Finally, the Queen makes a poisoned apple, and in the disguise of a farmer’s wife, offers it to Snow White. When she is hesitant to accept it, the Queen cuts the apple in half, eats the white part and gives the poisoned red part to Snow White. She eats the apple eagerly and immediately falls into a deep stupor. When the dwarves find her, they cannot revive her, and they place her in a glass coffin, assuming that she is dead.
This is still true, my preference is full leaved bags composed of silk.
~ The Myrtle Reed Cookbook, 1916
consider it dug
Flowers madness and polar bear rug
Here’s the water, just ankle deep high
Lay back relax and look up at the sky.
I met a lady in the meads
Full beautiful—a faery’s child,
Her hair was long, her foot was light,
And her eyes were wild.
Now doth her bodice aptly laced
From her fair bosom to her shapely waist
Fine by degrees and beautifully less
The air and harmony of grace express.
Their waves into the deep,
She sleeps a charmed sleep:
Awake her not.
Led by a single star,
She came from very far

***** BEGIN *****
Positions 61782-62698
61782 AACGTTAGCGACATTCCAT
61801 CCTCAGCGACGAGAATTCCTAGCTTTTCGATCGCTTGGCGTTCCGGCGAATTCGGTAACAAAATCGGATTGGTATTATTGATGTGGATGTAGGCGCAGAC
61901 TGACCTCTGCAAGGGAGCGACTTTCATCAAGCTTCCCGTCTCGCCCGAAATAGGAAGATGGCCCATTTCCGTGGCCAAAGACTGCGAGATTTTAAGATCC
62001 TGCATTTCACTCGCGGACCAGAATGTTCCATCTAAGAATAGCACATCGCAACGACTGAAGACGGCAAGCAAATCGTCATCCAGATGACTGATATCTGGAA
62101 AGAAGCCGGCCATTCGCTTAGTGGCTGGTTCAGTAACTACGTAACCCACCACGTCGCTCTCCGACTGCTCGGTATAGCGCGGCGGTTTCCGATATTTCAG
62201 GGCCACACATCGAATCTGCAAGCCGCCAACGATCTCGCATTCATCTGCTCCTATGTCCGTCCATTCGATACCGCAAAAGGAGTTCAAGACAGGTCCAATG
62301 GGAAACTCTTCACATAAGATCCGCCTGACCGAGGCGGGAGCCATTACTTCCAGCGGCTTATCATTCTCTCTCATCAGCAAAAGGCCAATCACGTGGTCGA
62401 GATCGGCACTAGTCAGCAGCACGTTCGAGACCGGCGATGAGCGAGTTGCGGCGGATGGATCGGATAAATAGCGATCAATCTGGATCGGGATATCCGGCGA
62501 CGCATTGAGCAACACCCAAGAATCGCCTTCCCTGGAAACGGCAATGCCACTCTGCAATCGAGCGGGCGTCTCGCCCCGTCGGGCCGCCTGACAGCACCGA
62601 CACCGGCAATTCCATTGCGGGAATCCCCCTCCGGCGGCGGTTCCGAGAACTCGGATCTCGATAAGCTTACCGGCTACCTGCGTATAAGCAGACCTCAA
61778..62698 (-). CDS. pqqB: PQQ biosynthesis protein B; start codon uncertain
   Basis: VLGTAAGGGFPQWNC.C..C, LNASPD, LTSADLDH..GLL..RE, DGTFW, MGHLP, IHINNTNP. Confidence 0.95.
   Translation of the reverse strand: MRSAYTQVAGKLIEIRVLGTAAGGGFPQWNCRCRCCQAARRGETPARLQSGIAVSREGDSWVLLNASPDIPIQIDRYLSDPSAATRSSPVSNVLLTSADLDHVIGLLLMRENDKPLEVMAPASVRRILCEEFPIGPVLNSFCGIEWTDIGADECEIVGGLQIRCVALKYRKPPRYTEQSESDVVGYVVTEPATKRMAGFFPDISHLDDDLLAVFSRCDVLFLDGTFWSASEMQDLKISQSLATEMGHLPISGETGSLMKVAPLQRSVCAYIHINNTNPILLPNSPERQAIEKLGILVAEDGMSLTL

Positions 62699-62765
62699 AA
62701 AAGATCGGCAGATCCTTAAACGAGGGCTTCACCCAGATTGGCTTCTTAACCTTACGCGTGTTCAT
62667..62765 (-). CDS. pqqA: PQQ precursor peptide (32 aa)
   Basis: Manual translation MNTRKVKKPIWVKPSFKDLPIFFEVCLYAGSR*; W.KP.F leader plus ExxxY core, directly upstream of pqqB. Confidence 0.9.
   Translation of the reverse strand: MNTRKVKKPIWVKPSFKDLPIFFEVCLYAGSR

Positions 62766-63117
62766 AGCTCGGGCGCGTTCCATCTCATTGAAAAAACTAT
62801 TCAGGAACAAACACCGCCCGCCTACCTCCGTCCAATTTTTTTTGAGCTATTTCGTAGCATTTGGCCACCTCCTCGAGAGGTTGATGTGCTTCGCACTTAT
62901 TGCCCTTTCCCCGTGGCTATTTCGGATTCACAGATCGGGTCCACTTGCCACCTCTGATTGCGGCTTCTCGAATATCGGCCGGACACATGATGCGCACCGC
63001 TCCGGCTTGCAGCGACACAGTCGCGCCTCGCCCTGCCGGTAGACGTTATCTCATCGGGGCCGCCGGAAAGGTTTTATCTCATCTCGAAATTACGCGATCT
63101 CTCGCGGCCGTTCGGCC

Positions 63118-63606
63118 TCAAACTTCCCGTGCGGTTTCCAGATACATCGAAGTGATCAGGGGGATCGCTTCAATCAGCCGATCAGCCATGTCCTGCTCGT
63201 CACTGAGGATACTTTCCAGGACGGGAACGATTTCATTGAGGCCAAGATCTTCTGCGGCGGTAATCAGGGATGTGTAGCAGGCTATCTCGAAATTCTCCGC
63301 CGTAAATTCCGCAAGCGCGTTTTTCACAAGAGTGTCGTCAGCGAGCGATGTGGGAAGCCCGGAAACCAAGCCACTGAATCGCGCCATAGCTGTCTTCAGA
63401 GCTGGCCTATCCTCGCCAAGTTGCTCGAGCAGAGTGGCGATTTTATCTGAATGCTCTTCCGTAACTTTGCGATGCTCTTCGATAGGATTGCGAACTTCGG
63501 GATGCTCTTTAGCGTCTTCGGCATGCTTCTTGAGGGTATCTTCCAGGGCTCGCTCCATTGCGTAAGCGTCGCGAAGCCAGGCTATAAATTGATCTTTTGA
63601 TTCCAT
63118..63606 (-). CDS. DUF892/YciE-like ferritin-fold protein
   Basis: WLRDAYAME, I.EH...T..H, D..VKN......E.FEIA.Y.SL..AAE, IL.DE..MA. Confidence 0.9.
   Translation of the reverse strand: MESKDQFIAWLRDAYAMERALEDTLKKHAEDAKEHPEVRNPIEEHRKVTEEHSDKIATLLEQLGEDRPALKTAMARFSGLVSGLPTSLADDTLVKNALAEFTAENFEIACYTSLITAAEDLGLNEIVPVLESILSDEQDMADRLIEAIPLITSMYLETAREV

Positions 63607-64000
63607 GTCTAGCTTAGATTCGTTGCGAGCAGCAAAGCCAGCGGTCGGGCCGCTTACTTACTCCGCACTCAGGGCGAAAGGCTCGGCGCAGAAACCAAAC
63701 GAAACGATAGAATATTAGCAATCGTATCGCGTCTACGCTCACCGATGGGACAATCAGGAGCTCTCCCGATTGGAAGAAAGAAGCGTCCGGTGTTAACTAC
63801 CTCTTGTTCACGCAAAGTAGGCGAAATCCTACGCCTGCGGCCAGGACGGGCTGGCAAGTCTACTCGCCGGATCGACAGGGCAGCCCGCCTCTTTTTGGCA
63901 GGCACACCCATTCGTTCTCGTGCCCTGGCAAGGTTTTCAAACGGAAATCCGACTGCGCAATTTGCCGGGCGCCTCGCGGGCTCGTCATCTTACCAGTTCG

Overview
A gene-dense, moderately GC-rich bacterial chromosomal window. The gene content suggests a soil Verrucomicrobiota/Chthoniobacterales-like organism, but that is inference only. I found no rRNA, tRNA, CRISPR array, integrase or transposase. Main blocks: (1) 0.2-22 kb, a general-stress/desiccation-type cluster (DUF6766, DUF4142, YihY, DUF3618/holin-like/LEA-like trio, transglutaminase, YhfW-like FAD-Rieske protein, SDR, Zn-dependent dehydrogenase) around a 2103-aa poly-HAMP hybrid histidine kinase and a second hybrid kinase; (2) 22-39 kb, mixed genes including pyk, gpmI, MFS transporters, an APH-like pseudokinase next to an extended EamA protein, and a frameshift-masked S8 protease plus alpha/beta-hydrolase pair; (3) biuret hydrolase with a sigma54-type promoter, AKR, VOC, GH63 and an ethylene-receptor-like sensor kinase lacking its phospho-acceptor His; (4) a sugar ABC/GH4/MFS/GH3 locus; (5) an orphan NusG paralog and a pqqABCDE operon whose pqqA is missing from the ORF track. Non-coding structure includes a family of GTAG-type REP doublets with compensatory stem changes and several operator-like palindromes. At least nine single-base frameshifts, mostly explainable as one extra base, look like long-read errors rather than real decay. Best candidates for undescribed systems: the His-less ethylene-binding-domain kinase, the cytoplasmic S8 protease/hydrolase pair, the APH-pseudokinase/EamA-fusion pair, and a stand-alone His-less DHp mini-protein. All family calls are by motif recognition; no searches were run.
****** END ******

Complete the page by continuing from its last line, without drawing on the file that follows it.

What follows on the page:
To seek where shadows are
Her pleasant lot.
She left the rosy morn,
She left the fields of corn,
For twilight cold and lorn
And water springs.
Through sleep, as through a veil,
She sees the sky look pale,
And hears the nightingale
That sadly sings.
Rest, rest, a perfect rest
Shed over brow and breast;
Her face is toward the west,
The purple land.
She cannot see the grain
Ripening on hill and plain;
She cannot feel the rain
Upon her hand.
Rest, rest, for evermore
Upon a mossy shore;
Rest, rest at the heart’s core
Till time shall cease:
Sleep that no pain shall wake;
Night that no morn shall break
Till joy shall overtake
Her perfect peace.
“You don’t love someone for their looks, or their clothes, or for their fancy car, but because they sing a song only you can hear.
- Oscar Wilde
There is almost always something small that touches your heart, the sets you on the path you walk now. For me, my love of fairy tales began with this source.
I dreamt of mermaids, falling down rabbit holes, eating poisoned apples, wishes, books and glass slippers.
~ The Gentleman and Lady’s Book of Politeness and Propriety of Deportment, by Mme. Celnart, 1833